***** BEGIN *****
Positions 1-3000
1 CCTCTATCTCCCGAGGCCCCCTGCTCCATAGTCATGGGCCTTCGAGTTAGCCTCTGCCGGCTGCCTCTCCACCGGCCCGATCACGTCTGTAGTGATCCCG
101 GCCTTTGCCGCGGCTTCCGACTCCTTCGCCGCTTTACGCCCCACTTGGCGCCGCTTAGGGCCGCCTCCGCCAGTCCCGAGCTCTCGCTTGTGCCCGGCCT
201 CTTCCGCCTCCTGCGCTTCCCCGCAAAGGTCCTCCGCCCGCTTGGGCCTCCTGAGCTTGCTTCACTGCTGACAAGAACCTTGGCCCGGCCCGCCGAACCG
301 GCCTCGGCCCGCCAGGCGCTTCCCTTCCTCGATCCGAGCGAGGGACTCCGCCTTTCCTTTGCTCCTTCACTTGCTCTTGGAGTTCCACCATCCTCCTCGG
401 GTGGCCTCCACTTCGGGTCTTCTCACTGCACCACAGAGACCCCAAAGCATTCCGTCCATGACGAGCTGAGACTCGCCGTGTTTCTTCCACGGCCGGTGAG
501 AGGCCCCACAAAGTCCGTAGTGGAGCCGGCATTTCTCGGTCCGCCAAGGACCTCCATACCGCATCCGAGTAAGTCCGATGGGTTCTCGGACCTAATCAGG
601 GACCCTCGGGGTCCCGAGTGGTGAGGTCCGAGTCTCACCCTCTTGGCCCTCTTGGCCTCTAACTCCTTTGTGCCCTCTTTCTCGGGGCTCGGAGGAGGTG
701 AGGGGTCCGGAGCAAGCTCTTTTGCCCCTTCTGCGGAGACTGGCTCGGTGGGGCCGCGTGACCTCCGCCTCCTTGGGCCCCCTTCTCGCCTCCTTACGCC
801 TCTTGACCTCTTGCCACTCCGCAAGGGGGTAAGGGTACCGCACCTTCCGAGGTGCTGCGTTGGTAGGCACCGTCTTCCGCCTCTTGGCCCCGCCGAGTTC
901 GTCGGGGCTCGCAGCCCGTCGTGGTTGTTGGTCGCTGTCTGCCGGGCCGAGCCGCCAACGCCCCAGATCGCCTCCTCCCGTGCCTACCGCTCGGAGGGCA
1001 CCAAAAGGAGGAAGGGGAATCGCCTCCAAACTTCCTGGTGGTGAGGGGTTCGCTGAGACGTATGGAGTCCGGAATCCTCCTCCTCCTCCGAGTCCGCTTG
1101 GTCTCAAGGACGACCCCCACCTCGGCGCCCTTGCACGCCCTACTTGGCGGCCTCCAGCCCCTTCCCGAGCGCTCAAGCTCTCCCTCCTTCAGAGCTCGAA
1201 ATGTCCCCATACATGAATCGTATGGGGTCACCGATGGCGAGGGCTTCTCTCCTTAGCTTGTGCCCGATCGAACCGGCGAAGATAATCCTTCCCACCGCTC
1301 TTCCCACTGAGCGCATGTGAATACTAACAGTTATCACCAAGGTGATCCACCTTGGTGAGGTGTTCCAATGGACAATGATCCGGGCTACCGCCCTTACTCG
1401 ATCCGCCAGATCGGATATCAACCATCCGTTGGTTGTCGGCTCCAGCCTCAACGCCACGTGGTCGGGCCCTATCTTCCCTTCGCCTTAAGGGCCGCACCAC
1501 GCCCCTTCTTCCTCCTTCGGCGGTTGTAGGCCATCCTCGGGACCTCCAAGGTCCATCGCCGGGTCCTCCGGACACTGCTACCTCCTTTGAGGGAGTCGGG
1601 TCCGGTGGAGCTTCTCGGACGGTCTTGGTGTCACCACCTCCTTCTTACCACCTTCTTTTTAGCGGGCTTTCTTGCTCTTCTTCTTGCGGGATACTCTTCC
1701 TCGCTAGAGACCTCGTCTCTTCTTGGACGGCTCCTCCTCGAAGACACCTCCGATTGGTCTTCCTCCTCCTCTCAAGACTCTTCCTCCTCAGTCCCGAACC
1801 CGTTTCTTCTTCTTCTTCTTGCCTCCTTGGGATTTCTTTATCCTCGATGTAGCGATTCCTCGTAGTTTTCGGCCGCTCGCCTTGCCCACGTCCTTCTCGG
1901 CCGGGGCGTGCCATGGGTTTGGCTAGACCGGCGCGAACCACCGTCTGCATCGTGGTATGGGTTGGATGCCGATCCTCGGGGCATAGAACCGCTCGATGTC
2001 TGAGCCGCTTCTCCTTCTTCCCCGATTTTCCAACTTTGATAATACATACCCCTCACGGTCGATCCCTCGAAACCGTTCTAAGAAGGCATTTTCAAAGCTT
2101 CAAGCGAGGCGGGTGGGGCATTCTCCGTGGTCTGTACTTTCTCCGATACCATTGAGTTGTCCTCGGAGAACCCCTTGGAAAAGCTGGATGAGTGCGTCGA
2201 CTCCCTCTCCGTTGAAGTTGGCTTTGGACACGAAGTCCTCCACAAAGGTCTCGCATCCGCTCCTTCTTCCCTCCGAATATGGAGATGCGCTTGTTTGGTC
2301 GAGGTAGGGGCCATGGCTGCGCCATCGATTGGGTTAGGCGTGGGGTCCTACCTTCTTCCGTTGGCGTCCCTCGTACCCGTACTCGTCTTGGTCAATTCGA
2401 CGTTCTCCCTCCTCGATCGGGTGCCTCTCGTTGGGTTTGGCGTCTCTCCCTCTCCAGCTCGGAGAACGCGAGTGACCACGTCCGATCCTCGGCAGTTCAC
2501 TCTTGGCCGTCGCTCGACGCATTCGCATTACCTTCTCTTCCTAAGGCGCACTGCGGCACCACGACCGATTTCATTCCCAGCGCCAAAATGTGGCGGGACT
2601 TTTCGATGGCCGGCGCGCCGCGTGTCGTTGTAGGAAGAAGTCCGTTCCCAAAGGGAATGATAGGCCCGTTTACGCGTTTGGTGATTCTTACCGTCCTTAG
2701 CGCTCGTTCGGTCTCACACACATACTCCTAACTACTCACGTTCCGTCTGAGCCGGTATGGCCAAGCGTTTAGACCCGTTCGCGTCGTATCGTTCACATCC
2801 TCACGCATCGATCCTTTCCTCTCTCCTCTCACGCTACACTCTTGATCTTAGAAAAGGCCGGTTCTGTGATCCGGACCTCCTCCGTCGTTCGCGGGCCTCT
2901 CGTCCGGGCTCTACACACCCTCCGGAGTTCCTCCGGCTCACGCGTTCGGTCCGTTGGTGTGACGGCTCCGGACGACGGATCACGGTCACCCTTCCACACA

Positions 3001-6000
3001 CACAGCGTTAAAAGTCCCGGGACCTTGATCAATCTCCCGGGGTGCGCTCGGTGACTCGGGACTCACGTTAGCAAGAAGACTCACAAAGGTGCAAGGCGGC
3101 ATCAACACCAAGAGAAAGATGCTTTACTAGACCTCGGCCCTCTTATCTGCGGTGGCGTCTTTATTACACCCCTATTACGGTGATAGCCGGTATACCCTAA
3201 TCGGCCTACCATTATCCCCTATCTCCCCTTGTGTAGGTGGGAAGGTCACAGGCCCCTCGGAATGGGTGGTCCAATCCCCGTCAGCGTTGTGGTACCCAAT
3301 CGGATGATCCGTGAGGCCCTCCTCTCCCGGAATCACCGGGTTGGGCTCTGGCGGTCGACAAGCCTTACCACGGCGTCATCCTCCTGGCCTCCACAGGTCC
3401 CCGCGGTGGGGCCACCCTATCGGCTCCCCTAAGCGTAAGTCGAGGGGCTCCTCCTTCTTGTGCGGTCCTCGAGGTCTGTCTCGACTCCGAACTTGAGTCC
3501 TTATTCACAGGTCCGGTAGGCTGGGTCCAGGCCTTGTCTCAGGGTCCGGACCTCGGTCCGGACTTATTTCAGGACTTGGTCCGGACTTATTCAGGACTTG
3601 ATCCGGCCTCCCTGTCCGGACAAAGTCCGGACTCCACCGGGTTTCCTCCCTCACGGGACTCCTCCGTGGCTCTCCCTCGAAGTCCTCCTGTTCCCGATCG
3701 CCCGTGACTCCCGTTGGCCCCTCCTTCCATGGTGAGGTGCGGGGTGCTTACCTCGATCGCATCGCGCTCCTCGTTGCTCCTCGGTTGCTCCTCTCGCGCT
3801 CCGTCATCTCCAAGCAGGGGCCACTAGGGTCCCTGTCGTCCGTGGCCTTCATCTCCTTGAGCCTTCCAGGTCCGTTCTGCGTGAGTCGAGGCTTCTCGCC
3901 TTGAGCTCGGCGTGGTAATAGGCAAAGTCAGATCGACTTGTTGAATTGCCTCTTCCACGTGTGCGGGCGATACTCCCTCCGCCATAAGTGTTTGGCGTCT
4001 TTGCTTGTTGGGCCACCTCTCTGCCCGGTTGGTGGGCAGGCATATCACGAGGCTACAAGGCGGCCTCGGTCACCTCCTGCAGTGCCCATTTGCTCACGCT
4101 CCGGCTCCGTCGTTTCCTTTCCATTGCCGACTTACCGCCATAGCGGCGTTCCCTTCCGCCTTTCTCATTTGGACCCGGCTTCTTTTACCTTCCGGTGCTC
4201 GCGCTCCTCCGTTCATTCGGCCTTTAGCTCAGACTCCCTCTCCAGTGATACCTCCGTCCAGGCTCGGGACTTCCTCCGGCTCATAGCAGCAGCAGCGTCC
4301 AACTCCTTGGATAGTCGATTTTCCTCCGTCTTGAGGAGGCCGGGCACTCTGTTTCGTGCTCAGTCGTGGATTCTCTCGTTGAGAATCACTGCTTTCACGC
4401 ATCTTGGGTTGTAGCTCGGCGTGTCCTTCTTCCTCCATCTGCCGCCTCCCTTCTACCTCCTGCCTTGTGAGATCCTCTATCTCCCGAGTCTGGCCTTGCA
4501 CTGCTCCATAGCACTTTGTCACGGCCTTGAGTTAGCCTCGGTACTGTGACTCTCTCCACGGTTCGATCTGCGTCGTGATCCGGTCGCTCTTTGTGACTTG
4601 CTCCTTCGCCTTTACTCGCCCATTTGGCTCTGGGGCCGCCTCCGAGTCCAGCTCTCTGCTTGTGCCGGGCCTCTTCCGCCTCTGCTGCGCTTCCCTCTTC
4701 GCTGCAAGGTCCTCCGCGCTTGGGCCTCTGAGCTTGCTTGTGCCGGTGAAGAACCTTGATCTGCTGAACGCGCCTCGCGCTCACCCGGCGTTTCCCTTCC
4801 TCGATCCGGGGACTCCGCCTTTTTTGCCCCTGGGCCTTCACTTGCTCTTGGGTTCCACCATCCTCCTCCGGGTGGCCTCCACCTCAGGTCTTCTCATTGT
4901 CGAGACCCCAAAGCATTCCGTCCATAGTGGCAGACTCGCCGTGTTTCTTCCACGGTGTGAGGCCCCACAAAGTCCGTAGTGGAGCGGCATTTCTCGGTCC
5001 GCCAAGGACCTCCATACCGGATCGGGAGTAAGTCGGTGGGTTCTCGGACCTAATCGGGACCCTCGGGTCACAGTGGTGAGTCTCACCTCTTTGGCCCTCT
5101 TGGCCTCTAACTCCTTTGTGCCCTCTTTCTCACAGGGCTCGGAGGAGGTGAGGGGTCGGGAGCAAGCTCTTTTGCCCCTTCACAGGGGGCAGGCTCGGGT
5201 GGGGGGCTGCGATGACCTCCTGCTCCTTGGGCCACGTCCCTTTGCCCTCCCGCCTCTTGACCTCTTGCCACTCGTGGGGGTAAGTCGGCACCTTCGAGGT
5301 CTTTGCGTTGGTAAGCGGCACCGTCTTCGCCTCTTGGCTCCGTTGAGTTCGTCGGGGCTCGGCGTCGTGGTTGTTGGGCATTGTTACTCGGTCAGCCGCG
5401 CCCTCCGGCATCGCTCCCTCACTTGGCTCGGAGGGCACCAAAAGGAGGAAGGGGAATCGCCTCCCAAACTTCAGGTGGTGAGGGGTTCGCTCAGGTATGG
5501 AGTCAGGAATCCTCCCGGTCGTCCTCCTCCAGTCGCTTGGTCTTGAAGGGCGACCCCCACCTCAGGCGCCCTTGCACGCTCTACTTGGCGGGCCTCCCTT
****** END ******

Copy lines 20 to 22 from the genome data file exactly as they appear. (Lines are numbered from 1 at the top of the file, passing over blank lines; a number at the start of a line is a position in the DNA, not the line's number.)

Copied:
1801 CGTTTCTTCTTCTTCTTCTTGCCTCCTTGGGATTTCTTTATCCTCGATGTAGCGATTCCTCGTAGTTTTCGGCCGCTCGCCTTGCCCACGTCCTTCTCGG
1901 CCGGGGCGTGCCATGGGTTTGGCTAGACCGGCGCGAACCACCGTCTGCATCGTGGTATGGGTTGGATGCCGATCCTCGGGGCATAGAACCGCTCGATGTC
2001 TGAGCCGCTTCTCCTTCTTCCCCGATTTTCCAACTTTGATAATACATACCCCTCACGGTCGATCCCTCGAAACCGTTCTAAGAAGGCATTTTCAAAGCTT